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Copyright Case of the Century Decided: Supreme Court Rules in Google's Favor in $9 Billion Software Dispute

At long last, and after more than a decade of litigation, the United States Supreme Court has ruled in the multi-billion dollar copyright dispute between Google LLC and Oracle America, Inc. In a matchup that could be described as Goliath vs. Goliath, the technology giants waged war for years over Google’s unlicensed use of Oracle’s Application Programming Interfaces (“API”) in early versions of its Android smartphone platform. In a case involving two jury trials, two Federal Circuit appeals, and two petitions for certiorari to the Supreme Court, both sides had wins and losses along the way, but Google ultimately prevailed before the Supreme Court and was absolved of liability.

The case involved two key issues: (i) whether Oracle’s APIs were subject to copyright protection; and (ii) whether Google’s use of the APIs was a fair use. The Court dodged the copyrightability question, which had the potential to send shockwaves throughout the industry, and instead focused its analysis on the fact-intensive fair use defense. By doing so, the Court potentially limited the direct impact of its decision to the dispute at hand and ones like it. But the Court’s broad application of the fair use analysis is likely to lead to greater reliance on the defense in the software industry and beyond. Unfortunately, what the Court’s opinion failed to do is add much-needed clarity and certainty to what has long been a convoluted, inconsistently-applied, and murky area of copyright law.

How Did This Start?

More than 15 years ago, Google set out to develop a software platform for smartphones. Sun Microsystems’ (Oracle’s predecessor) Java SE program offered a desirable solution. Ubiquitously used in computers, programmers know Java well. If Google could integrate Java into its Android platform, then programmers could readily develop new, compatible smartphone programs, making the Android smartphone even more desirable.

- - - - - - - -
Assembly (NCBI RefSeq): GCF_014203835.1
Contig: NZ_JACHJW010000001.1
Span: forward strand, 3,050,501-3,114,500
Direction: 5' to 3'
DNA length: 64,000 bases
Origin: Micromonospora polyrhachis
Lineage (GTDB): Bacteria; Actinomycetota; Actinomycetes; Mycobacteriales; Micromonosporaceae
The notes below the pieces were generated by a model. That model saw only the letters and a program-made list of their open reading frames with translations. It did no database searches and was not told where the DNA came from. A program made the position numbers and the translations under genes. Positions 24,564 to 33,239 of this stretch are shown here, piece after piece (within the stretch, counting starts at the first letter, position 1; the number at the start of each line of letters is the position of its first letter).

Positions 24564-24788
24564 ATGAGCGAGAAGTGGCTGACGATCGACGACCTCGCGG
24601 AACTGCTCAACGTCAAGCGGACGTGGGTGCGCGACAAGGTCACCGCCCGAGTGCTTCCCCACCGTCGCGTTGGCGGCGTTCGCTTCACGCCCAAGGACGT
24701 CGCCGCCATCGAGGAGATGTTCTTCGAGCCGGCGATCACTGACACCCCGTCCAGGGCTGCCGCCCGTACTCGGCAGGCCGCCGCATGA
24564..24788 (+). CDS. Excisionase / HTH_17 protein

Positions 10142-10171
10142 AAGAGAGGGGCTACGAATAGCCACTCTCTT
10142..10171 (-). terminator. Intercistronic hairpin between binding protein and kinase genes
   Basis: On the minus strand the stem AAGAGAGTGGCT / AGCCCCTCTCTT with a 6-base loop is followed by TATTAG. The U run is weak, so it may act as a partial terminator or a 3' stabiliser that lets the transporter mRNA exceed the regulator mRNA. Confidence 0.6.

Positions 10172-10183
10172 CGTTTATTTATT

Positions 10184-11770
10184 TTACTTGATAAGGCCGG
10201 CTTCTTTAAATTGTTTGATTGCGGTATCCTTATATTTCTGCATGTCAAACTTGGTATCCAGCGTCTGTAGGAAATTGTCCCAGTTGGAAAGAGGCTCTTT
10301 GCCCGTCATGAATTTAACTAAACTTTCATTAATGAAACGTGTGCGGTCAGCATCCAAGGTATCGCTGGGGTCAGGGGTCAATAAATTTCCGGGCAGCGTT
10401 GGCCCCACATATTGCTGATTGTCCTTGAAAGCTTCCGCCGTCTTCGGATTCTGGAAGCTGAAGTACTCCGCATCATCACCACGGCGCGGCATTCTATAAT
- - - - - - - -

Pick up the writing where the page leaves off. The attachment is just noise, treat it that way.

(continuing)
Unable to agree on the terms of a license with Sun, Google set out to develop its own Android platform. The end-product included millions of lines of novel code, but also copied approximately 11,500 lines of Oracle’s API tool from Java. Could Google have developed its platform without the copying? Sure. But without Oracle’s code, programmers could not use the API tool they know so well.

Oracle’s API: Explained

Oracle’s API gives programmers access to thousands of prewritten computing tasks (each, called a “method”) with the use of simple commands. This is tremendously useful. So long as programmers understand the API’s commands, they can integrate the API’s methods into their programs. Without the API, programmers would have to write their own code from scratch to accomplish the same computing functions.